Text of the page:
In another case, one column of a published table of numbers was not supported by notebook data. DIO investigators found that the rightmost digits of the unsupported column differed significantly from uniform. The rightmost digits of the supported columns did not so differ. (The paper was retracted, and in a related Department of Justice settlement, the Government recovered over $1 million from two universities.)
To succeed in fabricating data, the fabricator must make the leftmost digits exhibit the desired biological magnitudes. Rightmost digits, given little thought, may be subject to personal preferences of the moment, and hence not uniform. Even when instructed to “make up” numbers with uniform digits, many subjects appear unable to do so. (See “Data Fabrication: Can people generate Random Digits?” J.E. Mosimann, C.V. Wiseman and R.E. Edelman, Accountability in Research, 4, 31-55, 1995).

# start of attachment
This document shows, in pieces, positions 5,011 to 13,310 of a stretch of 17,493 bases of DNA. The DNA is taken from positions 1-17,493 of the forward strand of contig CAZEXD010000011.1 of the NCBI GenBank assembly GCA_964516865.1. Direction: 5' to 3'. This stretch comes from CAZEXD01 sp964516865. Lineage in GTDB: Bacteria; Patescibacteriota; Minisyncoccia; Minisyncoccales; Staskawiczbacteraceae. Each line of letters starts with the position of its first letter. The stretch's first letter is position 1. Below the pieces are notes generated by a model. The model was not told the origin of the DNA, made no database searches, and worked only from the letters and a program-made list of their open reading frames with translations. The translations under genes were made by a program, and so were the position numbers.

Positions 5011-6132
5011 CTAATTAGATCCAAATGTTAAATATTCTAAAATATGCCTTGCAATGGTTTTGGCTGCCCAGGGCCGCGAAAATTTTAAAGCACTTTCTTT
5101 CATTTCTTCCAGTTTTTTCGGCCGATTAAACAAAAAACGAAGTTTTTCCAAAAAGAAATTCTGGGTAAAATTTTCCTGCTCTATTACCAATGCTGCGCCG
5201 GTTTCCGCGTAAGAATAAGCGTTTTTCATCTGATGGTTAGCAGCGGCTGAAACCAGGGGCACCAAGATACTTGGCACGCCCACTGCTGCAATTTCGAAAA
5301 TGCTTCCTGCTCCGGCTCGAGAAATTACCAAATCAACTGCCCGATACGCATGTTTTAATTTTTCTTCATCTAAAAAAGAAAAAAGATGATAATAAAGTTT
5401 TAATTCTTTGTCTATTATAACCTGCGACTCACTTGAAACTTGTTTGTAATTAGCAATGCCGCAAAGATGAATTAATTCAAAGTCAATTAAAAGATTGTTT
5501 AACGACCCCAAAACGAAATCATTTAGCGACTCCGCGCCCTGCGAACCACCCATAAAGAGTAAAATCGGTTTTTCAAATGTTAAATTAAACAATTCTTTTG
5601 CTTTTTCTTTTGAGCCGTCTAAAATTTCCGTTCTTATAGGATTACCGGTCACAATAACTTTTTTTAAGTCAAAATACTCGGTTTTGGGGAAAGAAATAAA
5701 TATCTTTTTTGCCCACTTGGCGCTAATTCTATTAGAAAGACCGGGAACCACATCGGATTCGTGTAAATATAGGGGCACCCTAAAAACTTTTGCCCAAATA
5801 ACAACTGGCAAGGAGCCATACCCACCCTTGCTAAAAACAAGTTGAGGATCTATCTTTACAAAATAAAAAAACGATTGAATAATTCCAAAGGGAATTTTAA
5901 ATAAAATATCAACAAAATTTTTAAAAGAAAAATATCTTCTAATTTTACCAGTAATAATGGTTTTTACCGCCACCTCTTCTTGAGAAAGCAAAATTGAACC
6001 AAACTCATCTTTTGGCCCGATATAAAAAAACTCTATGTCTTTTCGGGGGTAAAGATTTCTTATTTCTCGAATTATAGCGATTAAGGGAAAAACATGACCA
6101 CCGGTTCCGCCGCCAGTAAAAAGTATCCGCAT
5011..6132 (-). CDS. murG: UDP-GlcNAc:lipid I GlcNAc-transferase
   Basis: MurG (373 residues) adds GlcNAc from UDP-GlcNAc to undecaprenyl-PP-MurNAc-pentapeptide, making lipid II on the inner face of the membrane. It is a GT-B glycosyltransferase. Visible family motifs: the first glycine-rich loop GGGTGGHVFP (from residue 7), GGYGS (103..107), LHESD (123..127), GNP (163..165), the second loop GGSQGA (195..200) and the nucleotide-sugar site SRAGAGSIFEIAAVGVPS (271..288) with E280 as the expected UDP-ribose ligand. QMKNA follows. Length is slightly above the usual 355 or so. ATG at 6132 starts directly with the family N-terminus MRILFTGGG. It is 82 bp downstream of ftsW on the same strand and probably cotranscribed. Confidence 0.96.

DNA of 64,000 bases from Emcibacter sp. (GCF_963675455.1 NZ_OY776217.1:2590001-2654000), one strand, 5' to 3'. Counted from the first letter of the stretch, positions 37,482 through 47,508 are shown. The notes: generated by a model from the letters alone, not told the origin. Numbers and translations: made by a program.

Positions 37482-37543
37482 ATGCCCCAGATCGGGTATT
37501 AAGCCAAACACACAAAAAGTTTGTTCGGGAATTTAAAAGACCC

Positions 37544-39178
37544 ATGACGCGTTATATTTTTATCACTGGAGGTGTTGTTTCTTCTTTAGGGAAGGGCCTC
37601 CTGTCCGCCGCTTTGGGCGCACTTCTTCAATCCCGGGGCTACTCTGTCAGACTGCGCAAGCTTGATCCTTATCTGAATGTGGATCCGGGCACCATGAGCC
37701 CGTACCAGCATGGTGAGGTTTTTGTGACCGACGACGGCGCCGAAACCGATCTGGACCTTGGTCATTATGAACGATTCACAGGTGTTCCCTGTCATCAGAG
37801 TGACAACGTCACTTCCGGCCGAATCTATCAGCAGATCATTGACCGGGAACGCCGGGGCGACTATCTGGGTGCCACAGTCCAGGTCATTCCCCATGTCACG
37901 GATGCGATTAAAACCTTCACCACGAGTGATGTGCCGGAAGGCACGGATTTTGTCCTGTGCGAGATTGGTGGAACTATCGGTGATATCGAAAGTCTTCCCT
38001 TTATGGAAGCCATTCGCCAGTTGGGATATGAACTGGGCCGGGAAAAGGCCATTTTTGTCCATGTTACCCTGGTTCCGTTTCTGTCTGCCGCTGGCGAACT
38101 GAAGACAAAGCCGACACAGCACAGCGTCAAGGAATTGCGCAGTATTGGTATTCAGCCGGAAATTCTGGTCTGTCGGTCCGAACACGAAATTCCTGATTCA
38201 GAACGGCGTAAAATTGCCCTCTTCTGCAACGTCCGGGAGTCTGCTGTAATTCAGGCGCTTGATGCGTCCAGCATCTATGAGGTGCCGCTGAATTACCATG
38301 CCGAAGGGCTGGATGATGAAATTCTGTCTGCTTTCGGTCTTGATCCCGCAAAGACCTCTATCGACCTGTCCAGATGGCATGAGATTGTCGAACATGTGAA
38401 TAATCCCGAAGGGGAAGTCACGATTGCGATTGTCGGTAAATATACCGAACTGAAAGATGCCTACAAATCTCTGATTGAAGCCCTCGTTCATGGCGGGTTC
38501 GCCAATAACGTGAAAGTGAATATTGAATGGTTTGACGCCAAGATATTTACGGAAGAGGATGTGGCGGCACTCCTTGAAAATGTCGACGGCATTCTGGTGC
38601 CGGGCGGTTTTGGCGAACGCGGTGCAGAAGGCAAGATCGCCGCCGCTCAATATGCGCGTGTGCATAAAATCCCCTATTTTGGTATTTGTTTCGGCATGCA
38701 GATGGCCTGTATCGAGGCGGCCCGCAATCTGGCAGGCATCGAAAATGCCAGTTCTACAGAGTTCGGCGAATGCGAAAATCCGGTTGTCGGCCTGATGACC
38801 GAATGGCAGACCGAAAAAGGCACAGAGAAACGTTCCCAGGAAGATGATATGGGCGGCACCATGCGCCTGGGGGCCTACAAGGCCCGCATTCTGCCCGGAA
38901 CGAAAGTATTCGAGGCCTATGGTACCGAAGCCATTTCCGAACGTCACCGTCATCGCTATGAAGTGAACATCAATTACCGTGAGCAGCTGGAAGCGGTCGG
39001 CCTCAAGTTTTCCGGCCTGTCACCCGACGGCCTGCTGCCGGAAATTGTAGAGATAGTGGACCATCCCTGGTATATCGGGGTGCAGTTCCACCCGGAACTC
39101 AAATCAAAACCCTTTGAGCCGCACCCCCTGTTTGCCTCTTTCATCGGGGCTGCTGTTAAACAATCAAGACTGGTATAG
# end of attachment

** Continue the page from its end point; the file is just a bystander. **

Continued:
In cases of scientific misconduct, un-scientific details, like rightmost digits, are worthy of attention.”
This is from a web presented statement, updated February 2002, by the US Department of Health and Human Services, Office of Research Integrity, Department of Technical Assistance. For further information, go to their website.
A more recent case is particularly poignant. The researcher is a well-qualified scientist, Han, Dong-Pyou. The following is taken from the Findings of Research Misconduct and Administrative Actions 2013 DEPARTMENT OF HEALTH AND HUMAN SERVICES, Office of the Secretary.
“Findings of Research Misconduct
AGENCY: Office of the Secretary, HHS.
SUMMARY: Notice is hereby given that the Office of Research Integrity (ORI) has taken final action in the following case: